Ultimately, in order to be more than a gimmick, businesses need to understand the strategic reasons behind the mobile app they use and the functionality they offer to customers. To help you, here we lay out the four business-critical reasons behind having an online and mobile ordering service, so that the development of the mobile offering can have a strategic purpose.
Help improve the customer experience
At popular times, businesses can struggle with lines and congestion, at tills, at the bar, or wherever the customer places their order and pays. The time it takes for customers to choose what they want, make the order and find the appropriate payment method is time that they can spend doing other things. Moreover, it eliminates the time that customers spend waiting for other people to complete their order. Mobile and online pre-ordering helps cut this by allowing customers to make their order at their leisure and pay for it. By removing the friction of the in-store ordering process, you will be improving your customers’ experience, and a happy customer, is a loyal customer.
Help customer acquisition
In addition to being a way to improve your relationship with an existing customer base, digital ordering opens businesses to new streams of customers and therefore, revenue potential.
There has been much commentary on how millennials and younger generations are pushing brands to be more mobile-savvy, but as the gap in smartphone penetration and app usage between younger and older generations is closing, having online and mobile services is something that all appeals to all. Offering a mobile and online service and delivery means that you can appeal to consumers without relying on foot traffic for them to discover and interact with you.
Help smooth operations
The data provided by digital pre-ordering platforms can help you improve your operations. Are in-store service speeds improving now staff time isn’t taken up with telephone orders? What are the stock levels? Having customers pre-order means you can reduce waste and better control your stock – improving profit.
Help grow your business through data and marketing
Through the data provided by a pre-ordering service, you can learn more about both your business and your customer base. You can find things out like – what is the customer’s average basket size and how does this compare to the orders you’re getting in-store? Is there an upward trend in spend? How are order volumes comparing to order value? Should you be looking more at increasing the volume of small orders, or do you want to up-sell? It also allows businesses to improve their marketing to customer segments and individual customers. For instance, you can tell when a particular customer first placed an order with you, how large their average orders are and how many times they have placed an order in a set period of time, or whether they haven’t.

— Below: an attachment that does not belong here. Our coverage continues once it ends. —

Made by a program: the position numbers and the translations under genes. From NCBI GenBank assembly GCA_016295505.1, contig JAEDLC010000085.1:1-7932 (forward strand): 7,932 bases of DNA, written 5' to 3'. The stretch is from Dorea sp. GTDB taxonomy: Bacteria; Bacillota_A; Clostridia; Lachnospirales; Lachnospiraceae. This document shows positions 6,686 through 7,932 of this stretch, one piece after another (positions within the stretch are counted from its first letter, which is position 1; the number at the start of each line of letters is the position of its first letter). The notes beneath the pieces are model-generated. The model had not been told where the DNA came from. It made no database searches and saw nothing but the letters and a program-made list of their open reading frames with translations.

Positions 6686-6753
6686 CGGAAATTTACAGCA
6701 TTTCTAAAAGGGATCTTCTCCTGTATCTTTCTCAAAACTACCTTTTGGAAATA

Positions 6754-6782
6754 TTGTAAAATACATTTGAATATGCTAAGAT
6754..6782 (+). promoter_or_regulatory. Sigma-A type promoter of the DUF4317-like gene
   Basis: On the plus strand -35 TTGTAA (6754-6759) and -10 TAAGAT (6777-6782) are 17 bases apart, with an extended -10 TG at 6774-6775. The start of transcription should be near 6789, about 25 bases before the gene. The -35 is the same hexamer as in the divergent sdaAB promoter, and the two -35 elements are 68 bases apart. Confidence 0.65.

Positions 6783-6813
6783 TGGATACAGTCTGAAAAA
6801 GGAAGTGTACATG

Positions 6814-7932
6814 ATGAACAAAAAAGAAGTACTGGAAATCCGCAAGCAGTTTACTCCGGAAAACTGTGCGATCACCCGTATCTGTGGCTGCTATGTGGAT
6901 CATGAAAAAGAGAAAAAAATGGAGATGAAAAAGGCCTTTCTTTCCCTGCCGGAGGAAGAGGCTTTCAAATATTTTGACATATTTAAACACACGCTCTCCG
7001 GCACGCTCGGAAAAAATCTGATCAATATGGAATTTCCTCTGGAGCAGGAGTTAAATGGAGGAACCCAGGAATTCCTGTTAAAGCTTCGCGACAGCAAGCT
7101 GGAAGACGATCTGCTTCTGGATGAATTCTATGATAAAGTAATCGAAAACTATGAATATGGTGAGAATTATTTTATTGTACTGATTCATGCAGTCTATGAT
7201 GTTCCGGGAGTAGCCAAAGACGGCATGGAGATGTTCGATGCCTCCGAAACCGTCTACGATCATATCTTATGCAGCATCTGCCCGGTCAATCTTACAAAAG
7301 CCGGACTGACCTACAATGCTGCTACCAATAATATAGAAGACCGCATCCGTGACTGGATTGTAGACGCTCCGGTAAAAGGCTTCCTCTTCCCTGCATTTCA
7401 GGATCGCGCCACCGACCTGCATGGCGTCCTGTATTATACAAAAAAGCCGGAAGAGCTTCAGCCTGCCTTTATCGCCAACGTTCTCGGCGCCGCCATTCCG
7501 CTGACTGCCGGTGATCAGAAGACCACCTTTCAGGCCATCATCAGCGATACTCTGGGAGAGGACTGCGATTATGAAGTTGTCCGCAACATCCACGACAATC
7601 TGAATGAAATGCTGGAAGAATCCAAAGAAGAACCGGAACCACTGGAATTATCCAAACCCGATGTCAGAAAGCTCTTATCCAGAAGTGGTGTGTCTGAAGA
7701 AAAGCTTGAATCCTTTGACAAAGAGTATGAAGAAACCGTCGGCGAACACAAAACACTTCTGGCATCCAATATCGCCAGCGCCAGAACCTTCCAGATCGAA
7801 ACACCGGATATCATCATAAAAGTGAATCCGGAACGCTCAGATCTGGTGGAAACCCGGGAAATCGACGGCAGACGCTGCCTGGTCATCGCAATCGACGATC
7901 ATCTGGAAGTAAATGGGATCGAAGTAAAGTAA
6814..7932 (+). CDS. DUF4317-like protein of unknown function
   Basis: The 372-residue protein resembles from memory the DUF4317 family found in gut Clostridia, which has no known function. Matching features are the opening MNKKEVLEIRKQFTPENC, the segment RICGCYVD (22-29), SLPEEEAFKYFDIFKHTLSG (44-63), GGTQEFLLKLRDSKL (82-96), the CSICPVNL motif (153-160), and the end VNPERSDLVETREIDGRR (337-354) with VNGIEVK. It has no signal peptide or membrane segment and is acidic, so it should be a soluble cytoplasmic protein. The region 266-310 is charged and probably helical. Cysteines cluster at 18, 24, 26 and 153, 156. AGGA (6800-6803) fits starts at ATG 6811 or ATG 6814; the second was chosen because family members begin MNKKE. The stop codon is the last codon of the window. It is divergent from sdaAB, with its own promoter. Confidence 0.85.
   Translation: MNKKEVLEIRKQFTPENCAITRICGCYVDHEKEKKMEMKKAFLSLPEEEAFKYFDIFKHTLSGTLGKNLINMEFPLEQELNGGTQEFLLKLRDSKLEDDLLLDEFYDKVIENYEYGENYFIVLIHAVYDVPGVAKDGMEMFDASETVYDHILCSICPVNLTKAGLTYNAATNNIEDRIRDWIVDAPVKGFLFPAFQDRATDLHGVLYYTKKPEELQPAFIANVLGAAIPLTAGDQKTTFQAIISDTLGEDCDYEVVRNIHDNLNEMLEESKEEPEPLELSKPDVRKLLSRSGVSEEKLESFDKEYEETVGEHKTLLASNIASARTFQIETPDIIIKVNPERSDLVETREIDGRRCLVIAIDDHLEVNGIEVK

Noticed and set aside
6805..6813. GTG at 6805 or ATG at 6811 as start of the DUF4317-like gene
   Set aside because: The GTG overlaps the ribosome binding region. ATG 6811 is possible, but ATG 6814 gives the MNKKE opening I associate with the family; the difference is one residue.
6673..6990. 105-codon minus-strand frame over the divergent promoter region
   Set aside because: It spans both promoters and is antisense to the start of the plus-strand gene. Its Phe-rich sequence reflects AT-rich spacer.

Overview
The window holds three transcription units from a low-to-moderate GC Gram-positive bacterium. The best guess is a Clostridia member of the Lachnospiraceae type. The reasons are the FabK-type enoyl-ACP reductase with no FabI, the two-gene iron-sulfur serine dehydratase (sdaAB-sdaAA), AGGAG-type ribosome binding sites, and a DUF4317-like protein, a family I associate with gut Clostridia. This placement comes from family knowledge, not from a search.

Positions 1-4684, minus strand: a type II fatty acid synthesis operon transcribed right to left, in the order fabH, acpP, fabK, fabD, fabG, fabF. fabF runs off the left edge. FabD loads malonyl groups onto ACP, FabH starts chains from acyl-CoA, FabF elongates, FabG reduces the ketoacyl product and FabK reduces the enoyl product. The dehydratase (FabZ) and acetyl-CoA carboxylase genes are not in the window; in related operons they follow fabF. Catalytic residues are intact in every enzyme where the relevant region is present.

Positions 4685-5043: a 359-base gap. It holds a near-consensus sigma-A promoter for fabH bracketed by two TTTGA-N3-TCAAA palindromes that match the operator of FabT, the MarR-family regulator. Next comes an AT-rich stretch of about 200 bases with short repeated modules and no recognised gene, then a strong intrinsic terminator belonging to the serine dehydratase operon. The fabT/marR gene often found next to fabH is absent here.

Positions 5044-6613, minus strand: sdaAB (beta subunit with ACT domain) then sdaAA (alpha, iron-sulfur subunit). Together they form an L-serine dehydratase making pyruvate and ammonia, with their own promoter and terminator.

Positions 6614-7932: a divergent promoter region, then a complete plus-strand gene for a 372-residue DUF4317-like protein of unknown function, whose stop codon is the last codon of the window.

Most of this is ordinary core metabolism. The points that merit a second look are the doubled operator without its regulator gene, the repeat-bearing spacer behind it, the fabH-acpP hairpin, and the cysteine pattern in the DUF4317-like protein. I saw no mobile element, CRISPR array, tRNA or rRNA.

If they stop ordering for a while, that gives you the opportunity to reach out to them individually and maybe give them a personalised offer via email or text. Without that kind of data, you won’t know that the customer isn’t ordering and you wouldn’t have a chance to win them back.
Data gives you a measure of how your customers are behaving. If you want to know how well they have taken to a new dish you should check the data to see the uptake and make a decision around whether it needs to be taken off the menu or extra marketing. Data tells you about your business and helps you grow.
Ultimately investing in new technology requires a business case and this will be different for individual companies. However, all organisations want to grow and mobile and online ordering can help make this happen.
To find out more about how mobile and online ordering can help your business, get in contact for a chat and free demo.
It’s not as catchy as: ‘When is a door not a door?’ (answer, when it’s a jar) but it speaks to the idea that in-car collection, and the technologies that support it, are flexible enough to bend to the needs of a business and its guests.
Delivery can be daunting to the uninitiated, and it might be tempting to sign up with a third-party ordering aggregator that offers the service, such as UberEats, but other options could suit your business and brand better. Here we present three different ‘levels’ of delivery, starting with the most basic – and cheapest method: doing it yourself.